Recruiting and holding onto qualified employees has become a big headache for bankers. Many senior managers are worried they won’t be able to build the right team for the next 10 years from an arsenal of body-pierced tellers, workmen’s comp fraudsters and late-stage job coasters.
Despite rising unemployment, a long-term demographic trend is causing this predicament: there are 76 million Baby Boomers (ages 40 – 57) and only 58 million “Gen X-ers” (ages 22 – 40) standing ready to replace them in the work force. As tens of millions of boomers retire over the next decade, the challenge will only become bigger. The responsibilities of your bank’s HR director will become a royal pain in the rear.
The shortage of qualified bank talent can also be traced back to the mid-1980s, when banks basically obliterated their corporate training programs. Today, we have tons of balding banking experts but far fewer in the 25 – 45 year-old category. In addition, young bankers are becoming more specialized (e.g. retail, mortgage, investment), making them ill-equipped to grow into broader executive positions.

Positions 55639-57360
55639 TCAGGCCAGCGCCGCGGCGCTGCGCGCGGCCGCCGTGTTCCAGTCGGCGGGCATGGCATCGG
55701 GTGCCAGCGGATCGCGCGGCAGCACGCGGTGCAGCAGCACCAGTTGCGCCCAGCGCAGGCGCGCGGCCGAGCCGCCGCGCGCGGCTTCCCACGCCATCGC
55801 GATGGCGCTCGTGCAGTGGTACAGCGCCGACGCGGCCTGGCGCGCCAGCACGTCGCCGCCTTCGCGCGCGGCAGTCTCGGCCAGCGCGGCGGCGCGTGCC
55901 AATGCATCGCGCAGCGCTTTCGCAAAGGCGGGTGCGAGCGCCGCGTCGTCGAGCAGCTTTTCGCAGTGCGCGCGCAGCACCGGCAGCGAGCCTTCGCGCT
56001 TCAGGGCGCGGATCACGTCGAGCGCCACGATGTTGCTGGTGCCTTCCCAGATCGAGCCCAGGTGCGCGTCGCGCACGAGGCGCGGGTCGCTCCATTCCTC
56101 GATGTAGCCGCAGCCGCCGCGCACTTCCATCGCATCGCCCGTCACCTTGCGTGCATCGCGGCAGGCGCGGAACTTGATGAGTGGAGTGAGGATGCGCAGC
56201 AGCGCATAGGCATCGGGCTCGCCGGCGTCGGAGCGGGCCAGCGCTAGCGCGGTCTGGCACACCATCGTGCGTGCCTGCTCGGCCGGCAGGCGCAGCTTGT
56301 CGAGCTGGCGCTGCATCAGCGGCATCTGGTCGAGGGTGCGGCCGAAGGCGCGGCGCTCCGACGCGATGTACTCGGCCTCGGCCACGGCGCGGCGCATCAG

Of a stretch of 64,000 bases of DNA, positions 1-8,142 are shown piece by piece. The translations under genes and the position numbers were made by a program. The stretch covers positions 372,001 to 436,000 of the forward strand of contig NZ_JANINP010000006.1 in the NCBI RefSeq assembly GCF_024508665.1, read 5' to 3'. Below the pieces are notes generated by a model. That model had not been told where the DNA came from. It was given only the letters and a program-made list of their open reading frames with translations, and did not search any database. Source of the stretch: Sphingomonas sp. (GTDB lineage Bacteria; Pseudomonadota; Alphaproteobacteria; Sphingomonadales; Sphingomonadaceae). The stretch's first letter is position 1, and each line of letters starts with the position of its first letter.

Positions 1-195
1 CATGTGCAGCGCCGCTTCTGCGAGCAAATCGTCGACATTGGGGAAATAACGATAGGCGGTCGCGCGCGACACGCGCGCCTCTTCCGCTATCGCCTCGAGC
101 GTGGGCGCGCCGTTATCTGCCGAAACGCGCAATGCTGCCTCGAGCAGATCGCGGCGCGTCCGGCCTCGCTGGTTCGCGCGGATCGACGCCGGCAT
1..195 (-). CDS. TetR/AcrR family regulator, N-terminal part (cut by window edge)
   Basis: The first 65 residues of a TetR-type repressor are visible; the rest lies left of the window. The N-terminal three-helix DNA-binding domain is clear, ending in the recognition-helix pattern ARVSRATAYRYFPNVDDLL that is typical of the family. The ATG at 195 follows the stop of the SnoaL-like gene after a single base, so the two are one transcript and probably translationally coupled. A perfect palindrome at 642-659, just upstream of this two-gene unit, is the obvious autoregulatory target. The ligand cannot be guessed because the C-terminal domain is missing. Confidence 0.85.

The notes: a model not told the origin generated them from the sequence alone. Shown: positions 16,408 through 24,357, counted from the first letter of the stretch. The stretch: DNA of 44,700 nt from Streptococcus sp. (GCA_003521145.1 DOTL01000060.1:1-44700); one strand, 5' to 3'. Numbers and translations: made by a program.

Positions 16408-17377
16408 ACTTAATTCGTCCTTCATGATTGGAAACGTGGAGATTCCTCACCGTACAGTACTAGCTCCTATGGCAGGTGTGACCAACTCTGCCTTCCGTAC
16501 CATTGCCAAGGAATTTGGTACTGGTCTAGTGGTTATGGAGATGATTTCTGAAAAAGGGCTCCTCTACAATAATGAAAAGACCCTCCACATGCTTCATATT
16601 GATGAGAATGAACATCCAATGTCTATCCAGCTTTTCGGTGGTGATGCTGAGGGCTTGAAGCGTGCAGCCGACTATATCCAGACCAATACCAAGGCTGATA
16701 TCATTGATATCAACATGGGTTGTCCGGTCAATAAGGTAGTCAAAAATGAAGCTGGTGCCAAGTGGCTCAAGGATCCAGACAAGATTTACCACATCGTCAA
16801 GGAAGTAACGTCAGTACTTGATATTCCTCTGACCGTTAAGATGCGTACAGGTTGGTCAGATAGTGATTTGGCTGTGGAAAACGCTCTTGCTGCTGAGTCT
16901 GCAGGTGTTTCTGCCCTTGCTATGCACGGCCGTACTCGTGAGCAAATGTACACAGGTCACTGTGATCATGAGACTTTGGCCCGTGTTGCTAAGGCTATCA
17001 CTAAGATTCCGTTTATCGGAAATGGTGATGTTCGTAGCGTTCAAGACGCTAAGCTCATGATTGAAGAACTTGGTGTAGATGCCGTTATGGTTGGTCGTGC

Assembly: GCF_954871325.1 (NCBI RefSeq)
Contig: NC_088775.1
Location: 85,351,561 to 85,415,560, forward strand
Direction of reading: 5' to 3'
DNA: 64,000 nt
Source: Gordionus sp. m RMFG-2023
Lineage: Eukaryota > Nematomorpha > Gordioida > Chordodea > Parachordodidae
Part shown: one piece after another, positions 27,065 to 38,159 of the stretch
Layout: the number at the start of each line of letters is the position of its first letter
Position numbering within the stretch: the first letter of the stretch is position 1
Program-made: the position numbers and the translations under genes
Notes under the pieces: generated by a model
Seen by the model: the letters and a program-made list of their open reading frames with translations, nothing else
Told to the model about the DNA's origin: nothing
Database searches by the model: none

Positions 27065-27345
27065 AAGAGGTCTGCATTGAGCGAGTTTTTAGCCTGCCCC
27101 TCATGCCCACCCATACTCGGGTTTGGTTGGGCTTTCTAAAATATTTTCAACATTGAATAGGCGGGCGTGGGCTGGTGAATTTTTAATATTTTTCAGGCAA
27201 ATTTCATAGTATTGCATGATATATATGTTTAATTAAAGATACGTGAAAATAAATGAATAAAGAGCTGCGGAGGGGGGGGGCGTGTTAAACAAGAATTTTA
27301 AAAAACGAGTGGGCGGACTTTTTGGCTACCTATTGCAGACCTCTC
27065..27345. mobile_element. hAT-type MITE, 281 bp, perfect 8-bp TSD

The Boomer/Gen X disparity has resulted in a fierce talent war among banks, especially for recruiting top commercial lenders, investment professionals and sales-driven branch managers. These folks have become the “new mercenaries” of our industry: folding up their own customer franchises at one bank and laying them out in a new bank with signing bonuses and higher salaries. Business and investment customers tend to follow their bankers like hairdressers. In some cases, the price of this talent is being bid up to levels higher than the real worth of the player. It’s getting crazy out there.